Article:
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To know ourselves—and become fully who we are—we have to look back to our origins. The word that seems most apt here is anamnesis, a remembering that connects our present to the past. In this four-part series, we look at the various ways in which the “recovery of origins” is threatened. Divorce, reproductive technology, same-sex unions, and absent fatherhood, each, in different ways, obscure this remembering and with it the awareness of who we are: the fruit of an embodied unity in difference, and (within that) a gift from the Source of all Being.

Children of Divorce

This issue is the first of our four-part series on “recovering origins,” where we consider the various dimensions of the origin of the child, all of which have been put into question today in thought and in practice. The first of those is the unity of two −by which everyone always and everywhere comes into being− in the face of the wide-spread practice of divorce. For many years talk about divorce has minimized the effect of divorce on children (provided the divorce was a “good divorce”). Adult Children of divorce themselves have begun to say otherwise by identifying an “ontological wound” left by the break in their unitary origin. If what they say is true, this has enormous implications for society – implications so large that the topic is likely to be avoided and the evidence disregarded by mainstream political and media groups. All the more reason, then, to focus on it.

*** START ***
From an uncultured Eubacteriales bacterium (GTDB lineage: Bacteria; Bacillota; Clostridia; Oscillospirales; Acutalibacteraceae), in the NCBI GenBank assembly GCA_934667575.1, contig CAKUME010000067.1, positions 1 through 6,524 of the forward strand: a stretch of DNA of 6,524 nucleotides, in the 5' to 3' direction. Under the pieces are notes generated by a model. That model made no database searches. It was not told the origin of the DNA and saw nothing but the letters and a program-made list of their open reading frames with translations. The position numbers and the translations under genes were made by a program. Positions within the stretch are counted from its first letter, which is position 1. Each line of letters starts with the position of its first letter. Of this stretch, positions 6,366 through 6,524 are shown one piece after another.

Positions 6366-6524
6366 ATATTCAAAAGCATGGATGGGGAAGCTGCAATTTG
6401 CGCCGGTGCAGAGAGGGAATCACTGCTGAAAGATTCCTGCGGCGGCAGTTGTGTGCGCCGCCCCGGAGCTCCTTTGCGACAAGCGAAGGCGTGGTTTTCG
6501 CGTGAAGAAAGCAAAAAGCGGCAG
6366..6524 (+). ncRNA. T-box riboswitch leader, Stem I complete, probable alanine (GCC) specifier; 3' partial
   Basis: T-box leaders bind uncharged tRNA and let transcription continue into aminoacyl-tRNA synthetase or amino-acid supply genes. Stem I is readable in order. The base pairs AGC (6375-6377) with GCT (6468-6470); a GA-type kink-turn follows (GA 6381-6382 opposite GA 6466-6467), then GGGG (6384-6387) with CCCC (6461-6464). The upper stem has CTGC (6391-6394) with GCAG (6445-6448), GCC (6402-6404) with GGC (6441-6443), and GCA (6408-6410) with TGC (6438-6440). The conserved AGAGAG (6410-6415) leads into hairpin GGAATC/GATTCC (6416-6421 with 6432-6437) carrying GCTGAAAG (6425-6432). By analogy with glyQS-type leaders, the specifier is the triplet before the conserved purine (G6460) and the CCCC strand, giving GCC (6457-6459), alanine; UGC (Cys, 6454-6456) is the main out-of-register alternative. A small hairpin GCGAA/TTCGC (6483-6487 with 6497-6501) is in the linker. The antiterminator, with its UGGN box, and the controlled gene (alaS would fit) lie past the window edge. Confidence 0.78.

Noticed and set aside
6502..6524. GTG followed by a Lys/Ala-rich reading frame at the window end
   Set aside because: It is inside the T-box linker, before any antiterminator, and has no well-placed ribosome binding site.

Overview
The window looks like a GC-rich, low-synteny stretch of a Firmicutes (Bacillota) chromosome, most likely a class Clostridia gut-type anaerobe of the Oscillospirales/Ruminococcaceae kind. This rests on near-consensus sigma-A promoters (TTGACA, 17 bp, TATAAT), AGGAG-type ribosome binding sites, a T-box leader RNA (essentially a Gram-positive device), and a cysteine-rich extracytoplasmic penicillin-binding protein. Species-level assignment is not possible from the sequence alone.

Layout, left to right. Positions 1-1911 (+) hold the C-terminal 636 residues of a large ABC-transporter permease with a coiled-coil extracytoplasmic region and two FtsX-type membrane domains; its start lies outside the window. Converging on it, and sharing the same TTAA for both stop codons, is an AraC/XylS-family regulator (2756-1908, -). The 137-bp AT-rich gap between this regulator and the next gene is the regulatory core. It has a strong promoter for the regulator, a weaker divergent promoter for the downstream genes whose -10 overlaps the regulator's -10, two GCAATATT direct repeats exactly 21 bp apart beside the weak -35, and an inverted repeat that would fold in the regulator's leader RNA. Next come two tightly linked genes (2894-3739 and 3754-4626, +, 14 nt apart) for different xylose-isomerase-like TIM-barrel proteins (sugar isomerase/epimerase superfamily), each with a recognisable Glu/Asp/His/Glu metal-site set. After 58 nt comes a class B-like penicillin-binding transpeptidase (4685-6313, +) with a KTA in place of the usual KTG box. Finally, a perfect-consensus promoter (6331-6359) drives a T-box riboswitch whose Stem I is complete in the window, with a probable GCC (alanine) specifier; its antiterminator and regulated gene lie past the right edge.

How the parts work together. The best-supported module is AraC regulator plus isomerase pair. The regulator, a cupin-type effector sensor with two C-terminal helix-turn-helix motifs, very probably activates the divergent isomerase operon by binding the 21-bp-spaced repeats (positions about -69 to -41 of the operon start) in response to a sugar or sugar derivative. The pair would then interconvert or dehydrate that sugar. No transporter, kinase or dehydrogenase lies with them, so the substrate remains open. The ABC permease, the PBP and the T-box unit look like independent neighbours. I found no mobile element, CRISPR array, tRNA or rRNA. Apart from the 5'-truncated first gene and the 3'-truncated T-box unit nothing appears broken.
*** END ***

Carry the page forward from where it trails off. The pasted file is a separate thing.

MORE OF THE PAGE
Artificial Reproductive Technology

This issue− the second in our series on “recovering origins”− is devoted to reviewing artificial reproductive technology (ART). The question is about technological intervention in human reproduction, which our society tends increasingly to answer purely in terms of practical results in the short term, and without any consideration of the nature of the human person either as a parent or a child. Is it true that in conceiving a child, the bodily unity of parents is negotiable?

Same-Sex Unions

With this issue−the third in our series of “recovering origins”− we take up another one of the dimensions to which our coming to be in inextricably linked, that of coming from a unity of two, two sexes. What does it mean that at the origin of our being there is always and everywhere a unity in difference? Can this basic dimension of our humanity be disregarded without consequence?

Absent Fathers

This issue − the last in our series on recovering origins−takes up that dimension of our coming to be which opens us up to the Origin of all origins. As Cardinal Joseph Ratzinger’s said in 2000: “Human fatherhood gives us an anticipation of who God is. But when this fatherhood does not exist, when it is experienced only as a biological phenomenon, without its human and spiritual dimension, all statements about God the Father are empty. The crisis of fatherhood we are living today is an element, perhaps the most important, threatening man in his humanity.”

Humanum: Issues in Family, Culture & Science
Pontifical John Paul II Institute for Studies on Marriage and Family
620 Michigan Ave. N.E. (McGivney Hall)
Washington, DC 20064